The box-whisker plot (or a boxplot) is a quick and easy way to visualize complex data where you have multiple samples.

A box plot is a good way to get an overall picture of the data set in a compact manner.

## The boxplot() function

You can use the `boxplot()`

function to create box-whisker plots.

It has many options and arguments to control many things, such as the making it horizontal, adding labels, titles and colors.

### Syntax

The syntax for the `boxplot()`

function is:

boxplot(x,names,xlab,ylab,border,col,notch,horizontal,add,…)

### Parameters

Parameter | Description |

x | A vector of values from which the boxplots are to be produced |

names | Group labels to be printed under each boxplot |

xlab | The label for the x axis |

ylab | The label for the y axis |

border | A vector of colors for the outlines of the boxplots |

col | The foreground color of symbols as well as lines |

notch | if TRUE, a notch is drawn in each side of the boxes |

horizontal | Set it to TRUE to draw the box-plot horizontally |

add | Set it to TRUE to add boxplot to current plot |

… | other graphical parameters |

## Create a Box-Whisker Plot

To get started with plot, you need a set of data to work with. Let’s consider the built-in ToothGrowth data set as an example data set.

Here are the first six observations of the data set.

```
# First six observations of the 'ToothGrowth' data set
head(ToothGrowth)
len supp dose
1 4.2 VC 0.5
2 11.5 VC 0.5
3 7.3 VC 0.5
4 5.8 VC 0.5
5 6.4 VC 0.5
6 10.0 VC 0.5
```

**ToothGrowth data set**

ToothGrowth data set contains observations on effect of vitamin C on tooth growth in 60 guinea pigs, where each animal received one of three dose levels of vitamin C (0.5, 1, and 2 mg/day) by one of two delivery methods, orange juice (coded as OJ) or ascorbic acid (coded as VC).

To create a box plot just specify any variable of the data set in `boxplot()`

function.

```
boxplot(ToothGrowth$len)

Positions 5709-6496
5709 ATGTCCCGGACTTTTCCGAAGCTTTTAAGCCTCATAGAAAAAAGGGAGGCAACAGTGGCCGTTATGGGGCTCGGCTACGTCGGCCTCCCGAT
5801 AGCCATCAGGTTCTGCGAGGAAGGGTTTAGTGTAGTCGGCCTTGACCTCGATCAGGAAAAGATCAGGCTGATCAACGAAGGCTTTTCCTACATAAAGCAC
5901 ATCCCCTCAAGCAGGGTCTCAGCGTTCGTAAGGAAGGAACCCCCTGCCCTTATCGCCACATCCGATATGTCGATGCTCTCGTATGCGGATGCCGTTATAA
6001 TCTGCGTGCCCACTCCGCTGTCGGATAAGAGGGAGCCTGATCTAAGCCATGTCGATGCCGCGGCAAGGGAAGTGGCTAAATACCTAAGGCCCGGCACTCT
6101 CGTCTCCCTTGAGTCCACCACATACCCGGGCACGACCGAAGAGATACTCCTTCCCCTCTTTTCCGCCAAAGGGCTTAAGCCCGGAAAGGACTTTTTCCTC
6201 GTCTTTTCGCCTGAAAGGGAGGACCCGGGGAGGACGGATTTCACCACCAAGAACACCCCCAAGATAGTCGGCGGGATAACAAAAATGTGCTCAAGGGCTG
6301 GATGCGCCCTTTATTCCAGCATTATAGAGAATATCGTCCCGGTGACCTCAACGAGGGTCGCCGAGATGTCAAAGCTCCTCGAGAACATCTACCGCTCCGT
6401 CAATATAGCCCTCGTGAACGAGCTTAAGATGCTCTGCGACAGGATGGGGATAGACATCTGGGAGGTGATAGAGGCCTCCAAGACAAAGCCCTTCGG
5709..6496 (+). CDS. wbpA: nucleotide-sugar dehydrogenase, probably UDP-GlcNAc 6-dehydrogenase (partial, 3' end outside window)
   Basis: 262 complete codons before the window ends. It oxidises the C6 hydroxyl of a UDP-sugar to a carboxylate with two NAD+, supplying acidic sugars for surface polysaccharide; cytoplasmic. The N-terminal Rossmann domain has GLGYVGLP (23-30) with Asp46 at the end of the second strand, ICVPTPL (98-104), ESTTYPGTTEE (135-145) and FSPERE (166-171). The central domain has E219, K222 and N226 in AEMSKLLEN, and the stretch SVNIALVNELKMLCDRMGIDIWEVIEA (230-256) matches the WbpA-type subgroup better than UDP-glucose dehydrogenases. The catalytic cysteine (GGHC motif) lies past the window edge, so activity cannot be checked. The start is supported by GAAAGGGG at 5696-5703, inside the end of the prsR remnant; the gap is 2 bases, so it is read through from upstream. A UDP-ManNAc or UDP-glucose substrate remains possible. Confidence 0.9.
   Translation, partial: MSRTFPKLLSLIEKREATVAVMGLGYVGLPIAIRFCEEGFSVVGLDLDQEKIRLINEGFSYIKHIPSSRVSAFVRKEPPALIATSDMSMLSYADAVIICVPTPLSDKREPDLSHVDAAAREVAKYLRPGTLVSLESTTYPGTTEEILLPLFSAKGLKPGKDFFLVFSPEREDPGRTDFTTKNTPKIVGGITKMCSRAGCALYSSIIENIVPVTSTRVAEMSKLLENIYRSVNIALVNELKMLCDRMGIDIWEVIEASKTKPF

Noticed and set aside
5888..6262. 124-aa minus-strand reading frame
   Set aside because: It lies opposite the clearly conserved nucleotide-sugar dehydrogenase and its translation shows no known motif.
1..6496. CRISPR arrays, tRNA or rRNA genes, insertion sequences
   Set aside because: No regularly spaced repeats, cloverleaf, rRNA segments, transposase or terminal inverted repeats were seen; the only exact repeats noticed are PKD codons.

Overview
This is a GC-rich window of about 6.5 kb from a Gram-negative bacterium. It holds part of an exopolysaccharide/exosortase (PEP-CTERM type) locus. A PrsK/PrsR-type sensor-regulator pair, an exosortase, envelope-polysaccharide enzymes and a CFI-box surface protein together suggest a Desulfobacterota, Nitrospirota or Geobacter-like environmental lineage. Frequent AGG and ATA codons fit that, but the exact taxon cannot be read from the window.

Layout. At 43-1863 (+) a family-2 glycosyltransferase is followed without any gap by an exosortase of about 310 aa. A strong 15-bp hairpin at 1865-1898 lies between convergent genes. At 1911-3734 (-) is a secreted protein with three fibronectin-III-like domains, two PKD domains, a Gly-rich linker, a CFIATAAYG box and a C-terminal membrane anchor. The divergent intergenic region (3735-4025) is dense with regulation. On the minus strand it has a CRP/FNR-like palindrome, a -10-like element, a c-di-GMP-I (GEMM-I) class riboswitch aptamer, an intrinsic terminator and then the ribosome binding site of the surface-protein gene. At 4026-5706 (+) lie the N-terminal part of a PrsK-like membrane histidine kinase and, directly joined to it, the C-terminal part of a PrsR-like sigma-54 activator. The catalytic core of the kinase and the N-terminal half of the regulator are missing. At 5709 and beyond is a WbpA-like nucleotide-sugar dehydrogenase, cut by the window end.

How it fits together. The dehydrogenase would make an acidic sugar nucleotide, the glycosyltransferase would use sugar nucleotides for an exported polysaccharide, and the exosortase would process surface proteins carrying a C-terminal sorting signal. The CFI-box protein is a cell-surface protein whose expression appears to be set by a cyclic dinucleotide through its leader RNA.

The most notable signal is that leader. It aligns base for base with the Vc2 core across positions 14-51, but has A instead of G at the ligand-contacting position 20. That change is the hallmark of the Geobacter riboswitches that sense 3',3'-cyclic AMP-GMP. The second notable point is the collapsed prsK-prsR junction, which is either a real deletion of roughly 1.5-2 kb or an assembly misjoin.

```

## Horizontal Box Plot

You can also draw the box-plot horizontally by setting the horizontal argument to TRUE.

```
boxplot(ToothGrowth$len,
horizontal = TRUE)
```

## Notched Box Plot

The notched box plot allows you to assess whether the medians are different. If the notches do not overlap, there is **strong evidence** (95% confidence) their medians differ.

You add notches to a box plot by setting the notch argument to TRUE.

```
# Add notches to a box plot
boxplot(ToothGrowth$len,
notch = TRUE)
```

## Side-by-Side Box Plots

Often your data set contains a numeric variable (quantitative variable) and a factor (categorical variable). It can be quite tedious to find whether the numeric variable changes according to the level of the factor.

Information of that nature can be gained by plotting box plots **side by side**.

In R, you can do this by using the boxplot() function with a formula:

boxplot(x ~ f)

Here, x is the numeric variable and f is the factor.

```
# Creating one box plot for each factor level (dose)
boxplot(len ~ dose, data = ToothGrowth)
```

## Grouped Box Plot

A grouped box plot is used when you have a numerical variable, several groups and subgroups.

You can create a grouped box plot by putting interaction of two categorical variables on x-axis and a numeric variable on y-axis.

The interaction of two variables is indicated by separating their names with an asterisk `*`

```
# Box plot of length based on interaction of two variables (supplement and dose)
boxplot(len ~ supp*dose, data = ToothGrowth)
```

## Change Group Names

To change names for group of boxes, use names argument.

```
boxplot(len ~ dose, data = ToothGrowth,
names=c("0.5 mg","1 mg","2 mg"))
```

## Change Colors

Use col argument to change the fill colors used for the boxes.

```
boxplot(len ~ dose, data = ToothGrowth,
col = "dodgerblue1")
```

You can change the colors of individual boxes by passing a vector of colors to the col argument.

```
boxplot(len ~ dose, data = ToothGrowth,
col = c("orange1", "dodgerblue1", "olivedrab2"))
```

By using the border argument, you can even change the color used for the border of the boxes.

```
boxplot(len ~ dose, data = ToothGrowth,
col="lightblue1",
border="dodgerblue3")
```

## Adding Titles and Axis Labels

You can add your own title and axis labels easily by specifying following arguments.

Argument | Description |

main | Main plot title |

xlab | x‐axis label |

ylab | y‐axis label |

```
boxplot(len ~ dose, data = ToothGrowth,
main="Tooth Growth in Guinea Pigs",
xlab="Vitamin C dose (mg/day)",
ylab="Length of odontoblasts")
```

## Add Means to a Box Plot

The horizontal line in the middle of a box plot is the median, not the mean.

The median alone will not help you understand if the data is normally distributed. So, you need to add mean markers on your box plot.

```
boxplot(len ~ dose, data=ToothGrowth,
col="dodgerblue1")
meanval <- by(ToothGrowth$len, ToothGrowth$dose, mean)
points(meanval, col="white", pch=18)
```